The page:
MICHELE NORRIS, host:
So far this year, there have been nearly 1,200 tornadoes in the U.S. That's close to twice the usual number and it comes as something of a surprise to the scientists who study them.
As NPR's Jon Hamilton reports, that's because there's still no good way to predict tornado outbreaks more than a couple of days ahead of time.
JON HAMILTON: Every year, government meteorologists tell the public about how many hurricanes to expect during the Atlantic season. But the government doesn't do that with tornadoes.
Howie Bluestein, a meteorologist at the University of Oklahoma, says there's a good reason.
Dr. HOWARD BLUESTEIN (Meteorologist, University of Oklahoma): I would say we have no skill in predicting whether the coming season will be good or bad depending on your perspective for tornadoes.
HAMILTON: Bluestein says even in the midst of a very busy year like this one, there's no way to know what's likely to happen even a few weeks from now.
Dr. BLUESTEIN: This could be it for the rest of the season or it could continue to be crazy. We absolutely don't know. Our predictability is not that good.
HAMILTON: Bluestein says one reason is that a tornado season can change dramatically in just a few days if the conditions are right. The right conditions usually involve severe thunderstorms in an area where warm and cold air are colliding.
Near Joplin yesterday, the conditions also included a type of thunderstorm called a supercell, which is a powerful rotating updraft.
This year, conditions like that produced more than 300 tornadoes in just three days at the end of April. Bluestein says that's a fairly typical length of time for an outbreak.
Dr. BLUESTEIN: Oftentimes an extreme event will occur. It will last for a short period of time and that will be a spike.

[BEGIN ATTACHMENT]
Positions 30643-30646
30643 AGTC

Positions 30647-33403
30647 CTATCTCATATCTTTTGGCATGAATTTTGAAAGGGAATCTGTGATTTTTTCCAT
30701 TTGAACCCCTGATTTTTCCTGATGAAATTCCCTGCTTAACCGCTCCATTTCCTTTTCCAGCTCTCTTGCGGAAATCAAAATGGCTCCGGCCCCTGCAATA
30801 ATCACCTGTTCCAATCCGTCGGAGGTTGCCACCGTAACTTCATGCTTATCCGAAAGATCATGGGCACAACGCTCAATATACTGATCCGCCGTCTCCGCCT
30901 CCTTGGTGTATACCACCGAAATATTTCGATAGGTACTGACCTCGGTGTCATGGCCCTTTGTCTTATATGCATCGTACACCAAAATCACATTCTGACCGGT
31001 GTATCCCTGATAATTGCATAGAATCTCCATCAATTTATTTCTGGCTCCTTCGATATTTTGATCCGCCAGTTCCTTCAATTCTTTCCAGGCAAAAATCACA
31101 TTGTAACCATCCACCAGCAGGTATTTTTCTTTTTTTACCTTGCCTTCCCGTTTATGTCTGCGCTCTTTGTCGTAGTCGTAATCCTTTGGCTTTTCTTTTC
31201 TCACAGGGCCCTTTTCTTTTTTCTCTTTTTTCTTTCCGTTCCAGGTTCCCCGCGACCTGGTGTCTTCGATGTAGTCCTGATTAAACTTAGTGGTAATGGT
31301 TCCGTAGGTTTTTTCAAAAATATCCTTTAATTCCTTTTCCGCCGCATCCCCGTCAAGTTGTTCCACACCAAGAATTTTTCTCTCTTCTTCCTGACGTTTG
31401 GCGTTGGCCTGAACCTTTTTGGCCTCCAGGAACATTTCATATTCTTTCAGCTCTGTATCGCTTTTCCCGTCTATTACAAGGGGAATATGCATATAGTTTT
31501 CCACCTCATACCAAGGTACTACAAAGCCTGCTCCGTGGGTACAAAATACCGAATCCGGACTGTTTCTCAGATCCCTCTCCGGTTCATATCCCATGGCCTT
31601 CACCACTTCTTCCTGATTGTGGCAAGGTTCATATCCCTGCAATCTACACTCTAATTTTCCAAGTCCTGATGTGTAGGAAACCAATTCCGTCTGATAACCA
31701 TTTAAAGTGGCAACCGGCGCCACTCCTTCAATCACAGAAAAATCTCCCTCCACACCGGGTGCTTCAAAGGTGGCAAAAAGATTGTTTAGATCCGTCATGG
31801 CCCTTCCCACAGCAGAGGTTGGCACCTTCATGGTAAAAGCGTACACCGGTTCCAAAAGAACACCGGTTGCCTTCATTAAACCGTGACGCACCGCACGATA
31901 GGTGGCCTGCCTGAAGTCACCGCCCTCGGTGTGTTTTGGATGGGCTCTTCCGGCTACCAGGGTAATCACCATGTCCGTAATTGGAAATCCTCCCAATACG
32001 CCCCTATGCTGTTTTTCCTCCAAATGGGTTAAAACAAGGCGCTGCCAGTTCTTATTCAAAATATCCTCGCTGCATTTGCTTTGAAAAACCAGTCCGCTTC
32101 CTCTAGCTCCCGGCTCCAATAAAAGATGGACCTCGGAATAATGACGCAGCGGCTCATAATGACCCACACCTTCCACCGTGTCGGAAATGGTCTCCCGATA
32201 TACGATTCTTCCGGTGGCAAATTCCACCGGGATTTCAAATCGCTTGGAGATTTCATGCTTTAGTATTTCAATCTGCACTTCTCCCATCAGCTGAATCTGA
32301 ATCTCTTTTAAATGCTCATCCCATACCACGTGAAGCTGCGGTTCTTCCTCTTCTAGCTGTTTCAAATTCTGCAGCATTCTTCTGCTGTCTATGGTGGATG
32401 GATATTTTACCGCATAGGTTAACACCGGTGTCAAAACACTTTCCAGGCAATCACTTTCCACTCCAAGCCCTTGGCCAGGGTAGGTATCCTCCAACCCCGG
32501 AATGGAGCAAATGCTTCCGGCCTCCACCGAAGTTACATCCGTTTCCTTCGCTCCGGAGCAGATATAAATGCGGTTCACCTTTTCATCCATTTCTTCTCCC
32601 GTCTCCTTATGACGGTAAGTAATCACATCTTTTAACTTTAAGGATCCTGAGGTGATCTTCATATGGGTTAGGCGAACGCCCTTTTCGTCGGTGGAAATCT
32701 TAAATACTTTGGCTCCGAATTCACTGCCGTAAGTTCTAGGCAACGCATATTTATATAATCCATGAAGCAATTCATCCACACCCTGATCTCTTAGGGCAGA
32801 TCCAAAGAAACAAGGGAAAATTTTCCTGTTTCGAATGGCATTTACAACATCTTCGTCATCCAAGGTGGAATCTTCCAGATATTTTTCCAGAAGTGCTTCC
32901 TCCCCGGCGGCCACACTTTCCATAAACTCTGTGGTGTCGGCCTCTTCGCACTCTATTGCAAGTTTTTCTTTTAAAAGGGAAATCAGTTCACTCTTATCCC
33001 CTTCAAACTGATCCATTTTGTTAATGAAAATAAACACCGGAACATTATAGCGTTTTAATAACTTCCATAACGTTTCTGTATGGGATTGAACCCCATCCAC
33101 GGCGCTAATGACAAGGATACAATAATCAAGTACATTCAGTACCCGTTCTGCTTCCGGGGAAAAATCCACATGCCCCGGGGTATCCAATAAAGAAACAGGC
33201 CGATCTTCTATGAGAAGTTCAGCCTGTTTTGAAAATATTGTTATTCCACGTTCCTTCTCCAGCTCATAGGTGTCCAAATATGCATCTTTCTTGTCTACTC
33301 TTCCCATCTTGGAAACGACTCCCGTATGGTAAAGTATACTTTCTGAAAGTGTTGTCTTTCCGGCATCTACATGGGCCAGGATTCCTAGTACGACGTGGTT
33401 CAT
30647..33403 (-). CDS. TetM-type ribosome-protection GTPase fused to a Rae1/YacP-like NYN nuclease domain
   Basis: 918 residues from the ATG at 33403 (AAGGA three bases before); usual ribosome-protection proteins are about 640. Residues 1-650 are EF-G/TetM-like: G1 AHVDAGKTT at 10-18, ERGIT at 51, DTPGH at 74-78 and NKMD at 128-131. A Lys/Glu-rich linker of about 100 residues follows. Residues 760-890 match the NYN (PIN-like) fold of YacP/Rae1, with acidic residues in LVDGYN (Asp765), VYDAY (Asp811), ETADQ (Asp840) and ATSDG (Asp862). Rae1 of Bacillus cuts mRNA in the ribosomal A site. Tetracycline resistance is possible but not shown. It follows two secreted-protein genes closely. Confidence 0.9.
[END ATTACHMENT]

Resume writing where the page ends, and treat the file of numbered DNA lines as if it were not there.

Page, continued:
HAMILTON: Bluestein says spikes are hard to predict and they aren't necessarily part of a larger seasonal trend. There's also no solid evidence that tornadoes have been influenced by climate change.
In some ways, tornadoes are a lot like hurricanes, which are easier to predict. Both are violent rotating storms that can produce winds of more than 100 miles per hour. But Greg Jenkins from the Department of Physics and Astronomy at Howard University says that's where the similarities end.
Dr. GREGORY JENKINS (Department of Physics and Astronomy, Howard University): The time scales are different, the space scales are different and the sources are different.
HAMILTON: Jenkins says that while tornadoes depend on local or regional weather conditions, hurricanes are affected by climate conditions that cover a large chunk of the globe.
Dr. JENKINS: Hurricanes are coming, generally, from West Africa. There's a disturbance that's crossing the western part of Africa. It goes out over the ocean and then one out of 10 may become hurricanes.
HAMILTON: Whether they do can depend on things like sea surface temperatures in the Atlantic or winds shaped by El Nino or La Nina conditions thousands of miles away. And because these patterns occur on such a large scale, Jenkins says, they tend to change slowly over months or years.
Dr. JENKINS: Tornadoes, on the other hand, are much smaller scale. And so often, one sees a pattern that might persist for, you know, several days or a week. You know, lots of air, warm, moist air streaming up from the Gulf of Mexico. And then we get this big outbreak of tornadic thunderstorms.
HAMILTON: Jenkins says that because those patterns only last for a few days, meteorologists' predictions are limited to that same short time span. Jenkins says another factor is that even a big tornado like the one that hit Joplin is rarely more than a mile across. That's not at all like a hurricane.
Dr. JENKINS: The difference is the hurricane can stretch out for three, four, 500, 1,000 miles in the case of really big ones like Rita some years ago.
HAMILTON: Forecasters had been tracking Rita for more than a week as it slowly crossed the Atlantic. The tornado in Joplin had existed only for about 20-some minutes when it hit the city.
But thanks to improvements in short-term prediction, government scientists did provide some warning that a tornado was possible. At least 24 hours earlier, a map produced by the U.S. Storm Prediction Center in Norman, Oklahoma, showed a red zone surrounding Joplin.
Jon Hamilton, NPR News.